As some observers have noted, the development of the underground press in the 1950s that grew as a response to the social indifference and journalistic vacuum at the end of the silent generation of the 1950s. I think there are distinct parallels between the late 1950s and early 1960s and now. Moreover, periods of social unrest – such as the sixties, and the eighties, when unemployment was high and everyone was living under the threat of nuclear war – tend to be fertile periods in artistic terms. The sixties and the eighties both saw underground presses flourishing: the seizing of one’s means of literary production is all about freedom and taking the power back.

Right now, technology has indubitably changed people’s buying habits, people’s reading habits, and it’s also facilitated a shift away from the big publishers. They no longer hold the monopoly they once did, and still present themselves as having. Time was when you did need an agent and a major publisher, and sure, if the mainstream audience is your target audience you still do. But now it’s possible to reach audiences directly and retain complete creative control. That kind of freedom is liberating, and is great in creative terms because it’s not market driven. Sure, the audiences may be smaller, but they’re less likely to be fickle or to be swayed by trends, and therefore there’s a degree of dedication and loyalty not so readily present in the mainstream.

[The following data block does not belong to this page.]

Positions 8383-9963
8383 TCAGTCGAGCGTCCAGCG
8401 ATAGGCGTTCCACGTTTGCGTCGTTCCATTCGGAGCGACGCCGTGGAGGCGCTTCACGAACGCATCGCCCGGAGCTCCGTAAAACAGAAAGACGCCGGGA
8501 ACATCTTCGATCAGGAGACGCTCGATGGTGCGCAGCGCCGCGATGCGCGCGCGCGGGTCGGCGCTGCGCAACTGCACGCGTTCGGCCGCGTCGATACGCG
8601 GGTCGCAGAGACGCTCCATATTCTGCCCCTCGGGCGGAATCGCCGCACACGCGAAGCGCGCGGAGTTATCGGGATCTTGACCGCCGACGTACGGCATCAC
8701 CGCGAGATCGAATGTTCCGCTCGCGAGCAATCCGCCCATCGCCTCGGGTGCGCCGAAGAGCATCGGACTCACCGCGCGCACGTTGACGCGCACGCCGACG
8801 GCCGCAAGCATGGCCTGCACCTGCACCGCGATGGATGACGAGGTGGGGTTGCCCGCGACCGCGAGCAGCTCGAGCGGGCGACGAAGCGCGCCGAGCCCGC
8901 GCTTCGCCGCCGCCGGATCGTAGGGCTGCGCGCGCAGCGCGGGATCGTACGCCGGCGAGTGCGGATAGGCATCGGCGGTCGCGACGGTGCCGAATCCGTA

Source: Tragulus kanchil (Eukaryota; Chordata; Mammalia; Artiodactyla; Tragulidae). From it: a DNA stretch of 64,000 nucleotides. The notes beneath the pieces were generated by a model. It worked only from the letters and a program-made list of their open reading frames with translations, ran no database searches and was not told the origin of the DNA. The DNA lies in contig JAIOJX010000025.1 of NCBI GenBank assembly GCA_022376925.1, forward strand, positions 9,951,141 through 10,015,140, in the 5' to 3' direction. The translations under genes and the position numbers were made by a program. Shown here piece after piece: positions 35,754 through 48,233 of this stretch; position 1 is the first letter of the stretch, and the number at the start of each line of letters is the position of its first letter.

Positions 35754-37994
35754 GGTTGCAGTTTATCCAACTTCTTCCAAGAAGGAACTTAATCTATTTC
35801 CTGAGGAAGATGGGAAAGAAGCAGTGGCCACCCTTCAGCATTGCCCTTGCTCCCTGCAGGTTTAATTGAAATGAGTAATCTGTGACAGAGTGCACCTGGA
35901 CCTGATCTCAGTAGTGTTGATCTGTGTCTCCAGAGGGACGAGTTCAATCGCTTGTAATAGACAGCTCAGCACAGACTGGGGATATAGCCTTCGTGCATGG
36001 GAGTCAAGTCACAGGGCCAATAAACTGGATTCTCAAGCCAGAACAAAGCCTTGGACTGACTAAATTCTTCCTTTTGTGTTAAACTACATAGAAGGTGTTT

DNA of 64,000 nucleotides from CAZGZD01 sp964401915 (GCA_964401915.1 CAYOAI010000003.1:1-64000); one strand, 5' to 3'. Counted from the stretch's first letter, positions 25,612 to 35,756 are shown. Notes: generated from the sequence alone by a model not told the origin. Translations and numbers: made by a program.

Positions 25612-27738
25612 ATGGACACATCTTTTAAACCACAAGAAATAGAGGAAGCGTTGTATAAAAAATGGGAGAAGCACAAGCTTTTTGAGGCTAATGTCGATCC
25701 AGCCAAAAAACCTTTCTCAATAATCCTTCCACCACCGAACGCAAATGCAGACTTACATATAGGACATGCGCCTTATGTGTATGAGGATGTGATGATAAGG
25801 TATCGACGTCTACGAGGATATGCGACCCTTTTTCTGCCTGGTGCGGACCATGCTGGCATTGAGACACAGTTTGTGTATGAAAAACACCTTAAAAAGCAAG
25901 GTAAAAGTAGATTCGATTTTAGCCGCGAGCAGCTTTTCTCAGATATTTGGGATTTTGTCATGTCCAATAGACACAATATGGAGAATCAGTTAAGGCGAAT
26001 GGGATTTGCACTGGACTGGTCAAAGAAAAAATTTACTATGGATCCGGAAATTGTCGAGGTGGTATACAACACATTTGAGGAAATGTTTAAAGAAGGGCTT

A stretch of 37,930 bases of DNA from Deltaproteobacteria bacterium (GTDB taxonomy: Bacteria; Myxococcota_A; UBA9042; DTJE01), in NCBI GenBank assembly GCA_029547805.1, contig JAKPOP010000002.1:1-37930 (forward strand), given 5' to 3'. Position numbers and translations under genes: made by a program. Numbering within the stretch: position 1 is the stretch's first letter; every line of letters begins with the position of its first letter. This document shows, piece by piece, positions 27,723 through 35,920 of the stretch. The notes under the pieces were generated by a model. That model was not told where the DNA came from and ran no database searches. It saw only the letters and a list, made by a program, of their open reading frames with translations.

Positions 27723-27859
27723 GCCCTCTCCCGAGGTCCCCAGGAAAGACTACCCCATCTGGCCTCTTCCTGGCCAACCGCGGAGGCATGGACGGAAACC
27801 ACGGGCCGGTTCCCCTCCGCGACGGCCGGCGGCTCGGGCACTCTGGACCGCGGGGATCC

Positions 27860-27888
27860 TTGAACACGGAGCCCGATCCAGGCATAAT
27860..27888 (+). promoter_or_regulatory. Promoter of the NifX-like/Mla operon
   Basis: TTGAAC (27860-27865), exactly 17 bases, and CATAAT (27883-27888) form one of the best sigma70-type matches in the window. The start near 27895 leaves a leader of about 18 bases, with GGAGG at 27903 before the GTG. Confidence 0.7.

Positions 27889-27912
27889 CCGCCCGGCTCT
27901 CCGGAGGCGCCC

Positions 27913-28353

Plus I got sick of the rejection. Touting a work round countless agents, editors and publishers and having to wait indefinitely to be ignored and / or ultimately rejected is time-consuming and arduous, not to mention downright depressing at times. Time is precious and time spent waiting and approaching all of these people is time that could be spent on writing, or directly promoting a work.

SB: You’re very much into the promotion aspect of things, aren’t you? Your postcards and flyers crop up in all sorts of places…